A successful socialite's beautiful wife was raped and murdered in her own home -- and Matt Scudder believes the victim's "grieving" husband was responsible for the outrage. But to prove it, the haunted p.i. must descend into the depths of New York's sex-for-sale underworld, where young lives are commodities to be bought, perverted...and destroyed.
- Edgar Awards (Edgar Allan Poe Awards)
Block masterfully builds the pressure in this Edgar Award winner, as newly sober Manhattan PI Matt Scudder investigates the death of a TV producer's wife. (Aug.) -- PUBLISHERS WEEKLY.
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June 30, 2000
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Excerpt from A Dance at the Slaughterhouse by Lawrence Block
Midway into the fifth round the kid in the blue trunks rocked his opponent with a solid left to the jaw. He followed it with a straight right to the head.
"He's ready to fall," Mick Ballou said.
He looked it, too, but when the kid in blue waded in the other boy slipped a punch and groped his way into a clinch. I got a look at his eyes before the referee stepped between the two fighters. They looked glazed, unfocused.
"How much time is there "
"More than a minute."
"Plenty of time," Mick said. "Watch your man take the lad right out. For a small man he's strong as a bull."
They weren't that small. Junior middleweights, which I guess would put them somewhere around 155 pounds. I used to know the weight limits for all the classes, but it was easy then. Now they've got more than twice as many classifications, with junior this and super that, and three different governing bodies each recognizing a different champion. I think the trend must have started when someone figured out that it was easier to promote a title bout, and it's getting to the point where you rarely see anything else.
The card we were watching, however, was strictly non-title, and a long way removed from the glamour and showmanship of championship fights staged in Vegas and Atlantic City casinos. We were, to be precise, in a concrete-block shed on a dark street in Maspeth, an industrial wasteland in the borough of Queens bordered on the south and west by the Greenpoint and Bushwick sections of Brooklyn and set off from the rest of Queens by a half-circle of cemeteries. You could live a lifetime in New York without ever getting to Maspeth, or you could drive through it dozens of times without knowing it. With its warehouses and factories and drab residential streets, Maspeth's not likely to be on anybody's short list for potential gentrification, but I suppose you never know. Sooner or later they'll run out of other places, and the crumbling warehouses will be reborn as artists' lofts while young urban homesteaders rip the rotted asphalt siding from the row houses and set about gutting the interiors. You'll have ginkgo trees lining the sidewalk on Grand Avenue, and a Korean greengrocer on every corner.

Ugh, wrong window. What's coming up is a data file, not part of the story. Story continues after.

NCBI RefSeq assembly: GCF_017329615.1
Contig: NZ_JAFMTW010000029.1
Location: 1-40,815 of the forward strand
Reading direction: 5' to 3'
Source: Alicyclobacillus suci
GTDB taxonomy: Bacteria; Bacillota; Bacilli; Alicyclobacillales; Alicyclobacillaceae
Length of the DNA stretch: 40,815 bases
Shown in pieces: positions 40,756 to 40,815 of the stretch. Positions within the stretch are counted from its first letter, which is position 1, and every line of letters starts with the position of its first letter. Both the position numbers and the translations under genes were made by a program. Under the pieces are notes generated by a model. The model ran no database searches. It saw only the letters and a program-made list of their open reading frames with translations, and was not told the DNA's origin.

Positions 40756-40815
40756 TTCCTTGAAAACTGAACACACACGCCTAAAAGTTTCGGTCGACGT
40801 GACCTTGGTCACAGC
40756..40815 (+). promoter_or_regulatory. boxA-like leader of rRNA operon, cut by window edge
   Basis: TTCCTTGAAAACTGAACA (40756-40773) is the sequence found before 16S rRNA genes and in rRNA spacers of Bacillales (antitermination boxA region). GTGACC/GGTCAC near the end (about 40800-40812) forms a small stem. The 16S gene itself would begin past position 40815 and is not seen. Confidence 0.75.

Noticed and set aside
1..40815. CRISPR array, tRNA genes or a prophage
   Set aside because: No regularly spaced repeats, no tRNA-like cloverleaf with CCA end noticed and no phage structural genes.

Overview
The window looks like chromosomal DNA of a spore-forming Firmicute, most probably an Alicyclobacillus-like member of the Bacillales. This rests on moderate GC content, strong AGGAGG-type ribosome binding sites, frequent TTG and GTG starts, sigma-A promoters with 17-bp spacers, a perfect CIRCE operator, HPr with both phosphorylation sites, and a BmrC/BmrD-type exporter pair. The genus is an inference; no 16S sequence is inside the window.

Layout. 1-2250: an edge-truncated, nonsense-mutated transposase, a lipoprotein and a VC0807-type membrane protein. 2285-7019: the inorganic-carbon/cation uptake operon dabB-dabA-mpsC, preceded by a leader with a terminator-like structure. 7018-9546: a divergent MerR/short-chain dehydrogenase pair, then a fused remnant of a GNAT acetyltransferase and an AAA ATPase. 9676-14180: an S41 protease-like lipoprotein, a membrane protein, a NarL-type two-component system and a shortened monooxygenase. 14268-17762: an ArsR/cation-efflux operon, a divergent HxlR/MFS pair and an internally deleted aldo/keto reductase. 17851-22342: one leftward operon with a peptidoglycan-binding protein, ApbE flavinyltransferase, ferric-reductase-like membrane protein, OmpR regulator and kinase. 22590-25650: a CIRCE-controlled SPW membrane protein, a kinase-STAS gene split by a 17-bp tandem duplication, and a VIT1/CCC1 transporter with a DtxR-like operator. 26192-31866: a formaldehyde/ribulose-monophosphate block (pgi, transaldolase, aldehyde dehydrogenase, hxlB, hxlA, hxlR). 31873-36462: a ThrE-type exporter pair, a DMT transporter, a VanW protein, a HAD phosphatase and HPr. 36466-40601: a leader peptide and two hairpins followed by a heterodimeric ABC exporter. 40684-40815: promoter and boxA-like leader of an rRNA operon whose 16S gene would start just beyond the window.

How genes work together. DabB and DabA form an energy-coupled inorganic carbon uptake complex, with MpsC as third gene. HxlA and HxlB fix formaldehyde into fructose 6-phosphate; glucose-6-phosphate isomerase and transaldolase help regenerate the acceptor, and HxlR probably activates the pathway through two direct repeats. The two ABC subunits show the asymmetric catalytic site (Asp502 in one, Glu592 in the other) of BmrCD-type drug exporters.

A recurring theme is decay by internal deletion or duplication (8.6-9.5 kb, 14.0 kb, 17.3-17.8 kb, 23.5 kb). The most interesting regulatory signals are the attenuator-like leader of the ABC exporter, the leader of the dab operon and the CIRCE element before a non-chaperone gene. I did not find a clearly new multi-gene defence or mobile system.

For now, though, the New Maspeth Arena was the only sign I'd seen of the neighborhood's glorious future. Some months earlier Madison Square Garden had closed the Felt Forum for renovations, and sometime in early December the New Maspeth Arena had opened with a card of boxing matches every Thursday night, with the first prelim getting under way around seven.
The building was smaller than the Felt Forum, and had a no-frills feel to it, with untrimmed concrete-block walls and a sheet-metal roof and a poured concrete slab for a floor. It was rectangular in shape, and the boxing ring stood in the center of one of the long walls, opposite the entrance doors. Rows of metal folding chairs framed the ring's three open sides. The chairs were gray, except for the first two rows in each of the three sections, which were blood red. The red seats at ringside were reserved. The rest of the arena was open seating, and a seat was only five dollars, which was two dollars less than the price of a first-run movie in Manhattan. Even so, almost half of the gray chairs remained unoccupied.